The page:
Grief is a part of life for every person in this world. At some point we will all lose a loved-one dear to us, leaving us with feelings of profound loss and bereavement that are difficult to prepare for, and even more difficult to overcome. But they can be overcome.
If you’re having trouble coping with the loss of a loved-one, grief counselling can help you to find ways to address and deal with the emotional pain, helping you to move forward with life in this new world without your loved-one in it.
Signs you may need some grief counselling
As we mentioned, everyone will go through grief in their lives, usually more than once, and although it is one of the most difficult things you will endure, many times you will be able find a way to make it through with the support of family and friends, without the need for independent counselling.
But how do you know when the grief has become too unbearable and you need some help to find your way through it?
Some cases of grief can be too difficult to make sense of alone. Perhaps you don’t have a good support system at home to help you through; perhaps you had a complicated relationship or a falling out with the deceased before they passed; or perhaps your mind has found the grief too much to deal with and has instead begun to mask or push down the symptoms (masked or delayed grief) or even exaggerate or prolong the symptoms (exaggerated or chronic grief).
Signs your grief has become too much to bear and you need some help through it include:
- Ongoing disrupted sleep patterns – either insomnia or wanting to sleep your days away
- Ongoing difficulty getting on with everyday life – inability to eat, go to work or take care of yourself
- Feelings of hopelessness and despair
- Thoughts of suicide
It’s very difficult to put a time limit on grief as everyone experiences it differently, but if you’re finding these symptoms ongoing and not subsiding or getting less painful more than six months after your initial loss, it could be time to seek help from a grief counsellor.
Grief unrelated to death
Grief is not just an emotion associated with losing a loved one to death. We can also experience grief for the loss of loved-ones who are still living, but who may have exited our lives in other ways. The total breakdown of a loving, friendly or familial relationship where communication is no longer an option can bring about feelings of grief for example.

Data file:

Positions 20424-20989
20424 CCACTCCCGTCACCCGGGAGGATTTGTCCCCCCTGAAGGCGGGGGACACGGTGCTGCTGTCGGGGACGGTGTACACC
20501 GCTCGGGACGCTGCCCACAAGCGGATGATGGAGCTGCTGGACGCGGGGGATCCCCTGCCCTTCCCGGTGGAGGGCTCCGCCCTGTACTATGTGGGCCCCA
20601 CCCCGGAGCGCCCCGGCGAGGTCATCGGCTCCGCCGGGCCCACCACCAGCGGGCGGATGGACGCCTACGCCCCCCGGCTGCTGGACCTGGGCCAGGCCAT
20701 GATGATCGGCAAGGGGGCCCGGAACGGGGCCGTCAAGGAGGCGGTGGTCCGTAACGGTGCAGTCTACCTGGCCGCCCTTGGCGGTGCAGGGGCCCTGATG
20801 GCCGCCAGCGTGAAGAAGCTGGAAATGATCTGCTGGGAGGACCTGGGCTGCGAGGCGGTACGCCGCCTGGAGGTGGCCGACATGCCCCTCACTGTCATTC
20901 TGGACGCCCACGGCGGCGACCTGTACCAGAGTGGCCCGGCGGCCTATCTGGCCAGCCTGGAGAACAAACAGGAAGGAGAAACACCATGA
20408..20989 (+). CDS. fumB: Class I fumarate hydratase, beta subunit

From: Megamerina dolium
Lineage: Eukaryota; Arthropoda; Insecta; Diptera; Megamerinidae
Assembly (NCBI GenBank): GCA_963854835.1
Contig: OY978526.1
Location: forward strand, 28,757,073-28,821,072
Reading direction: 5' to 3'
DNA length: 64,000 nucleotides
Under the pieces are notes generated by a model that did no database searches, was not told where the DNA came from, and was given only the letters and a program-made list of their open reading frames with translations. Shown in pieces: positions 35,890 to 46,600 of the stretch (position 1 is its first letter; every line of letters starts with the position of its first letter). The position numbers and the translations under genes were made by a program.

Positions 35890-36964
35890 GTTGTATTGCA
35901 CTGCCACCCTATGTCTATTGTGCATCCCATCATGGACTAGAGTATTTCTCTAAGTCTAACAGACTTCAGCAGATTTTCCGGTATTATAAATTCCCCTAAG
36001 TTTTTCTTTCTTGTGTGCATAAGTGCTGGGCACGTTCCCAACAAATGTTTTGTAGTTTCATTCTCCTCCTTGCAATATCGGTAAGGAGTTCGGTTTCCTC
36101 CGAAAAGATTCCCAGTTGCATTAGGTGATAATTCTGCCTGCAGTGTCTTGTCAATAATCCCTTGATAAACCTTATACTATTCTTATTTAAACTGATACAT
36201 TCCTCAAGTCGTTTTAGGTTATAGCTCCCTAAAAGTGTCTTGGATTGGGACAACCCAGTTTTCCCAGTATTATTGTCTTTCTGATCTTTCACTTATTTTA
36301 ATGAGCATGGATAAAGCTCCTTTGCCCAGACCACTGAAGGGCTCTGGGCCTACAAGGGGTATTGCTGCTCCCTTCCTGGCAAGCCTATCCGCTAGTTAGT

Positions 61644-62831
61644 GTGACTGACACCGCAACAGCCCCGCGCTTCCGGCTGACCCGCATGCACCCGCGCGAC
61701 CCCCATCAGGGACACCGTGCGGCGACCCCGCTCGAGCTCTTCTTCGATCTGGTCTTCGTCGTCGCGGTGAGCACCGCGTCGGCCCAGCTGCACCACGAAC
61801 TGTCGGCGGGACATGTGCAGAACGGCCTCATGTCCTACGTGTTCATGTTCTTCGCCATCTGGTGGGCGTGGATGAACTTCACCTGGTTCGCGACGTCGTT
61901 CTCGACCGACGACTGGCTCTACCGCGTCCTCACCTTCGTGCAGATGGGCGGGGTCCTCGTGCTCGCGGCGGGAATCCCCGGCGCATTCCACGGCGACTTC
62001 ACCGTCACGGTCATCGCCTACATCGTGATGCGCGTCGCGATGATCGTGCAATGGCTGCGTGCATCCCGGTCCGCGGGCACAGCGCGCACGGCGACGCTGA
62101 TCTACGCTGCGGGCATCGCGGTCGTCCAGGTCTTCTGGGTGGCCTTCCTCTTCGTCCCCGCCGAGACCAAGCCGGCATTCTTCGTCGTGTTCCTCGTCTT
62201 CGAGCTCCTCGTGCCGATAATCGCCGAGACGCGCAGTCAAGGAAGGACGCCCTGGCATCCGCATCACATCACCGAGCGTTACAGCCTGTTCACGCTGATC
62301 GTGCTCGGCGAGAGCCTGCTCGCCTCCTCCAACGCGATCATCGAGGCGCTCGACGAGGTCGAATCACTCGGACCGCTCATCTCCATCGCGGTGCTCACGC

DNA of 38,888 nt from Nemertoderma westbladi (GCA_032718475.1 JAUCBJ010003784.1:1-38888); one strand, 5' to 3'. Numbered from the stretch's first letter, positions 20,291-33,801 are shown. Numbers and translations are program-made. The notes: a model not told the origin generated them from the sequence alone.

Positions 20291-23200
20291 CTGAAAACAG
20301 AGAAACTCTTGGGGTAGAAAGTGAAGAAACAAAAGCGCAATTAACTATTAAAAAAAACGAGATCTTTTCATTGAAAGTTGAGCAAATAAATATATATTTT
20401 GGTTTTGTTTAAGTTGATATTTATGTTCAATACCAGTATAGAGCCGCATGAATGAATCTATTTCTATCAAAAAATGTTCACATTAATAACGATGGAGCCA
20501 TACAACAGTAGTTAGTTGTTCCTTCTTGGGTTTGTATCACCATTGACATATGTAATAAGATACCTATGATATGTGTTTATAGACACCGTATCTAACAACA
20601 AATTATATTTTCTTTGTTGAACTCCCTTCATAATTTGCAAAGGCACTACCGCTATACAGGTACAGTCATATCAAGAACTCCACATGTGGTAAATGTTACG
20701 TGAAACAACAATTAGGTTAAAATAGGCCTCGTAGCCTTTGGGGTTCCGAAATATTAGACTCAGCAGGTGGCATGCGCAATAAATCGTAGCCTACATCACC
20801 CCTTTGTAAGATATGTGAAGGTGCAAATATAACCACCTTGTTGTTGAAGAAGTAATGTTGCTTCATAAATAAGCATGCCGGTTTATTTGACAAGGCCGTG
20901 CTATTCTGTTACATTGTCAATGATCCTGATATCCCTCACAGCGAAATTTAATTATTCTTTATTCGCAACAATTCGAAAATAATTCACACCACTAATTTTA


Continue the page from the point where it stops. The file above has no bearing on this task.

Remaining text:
Perhaps you’ve had to cut out an abusive partner or a drug-addicted family member for the health and safety of yourself or other family members. This can cause grief-related emotions to build up around the loss of that relationship, or even the loss of the person they used to be. These feelings of grief are no less real than death-related grief, and you may need some help from a counsellor to work through these complicated emotions and find a way to cope with the loss.
Grief counselling for Adolescents and Children
People of all ages will experience grief, but may do so in different ways. Our clinical psychologists are trained in recognising and treating the signs of grief in different age groups.
Recognising grief in yourself as an adult may be easier to do, allowing you to process the emotions and find the help you need should you require it. However, you may find that your children – be they young kids or adolescents – do not display the signs of grief you would expect. They may even express verbally that they are coping, but their conscious or subconscious behaviour may show signs to the contrary. These can include:
- Anger, acting-out or problems at school
- Wetting the bed
- Refusal to eat
- Guilt, self-blame or shame
Our specialised child and grief counsellors will be able to help children identify and address their feelings of loss, and help them to find ways to express and cope with these emotions.
Book an appointment
We treat patients from all over Perth at our Clinical Psychology clinic in Dianella. To make an appointment simply give us a call or fill out the contact form on our contact page with your details and we’ll call you to confirm.
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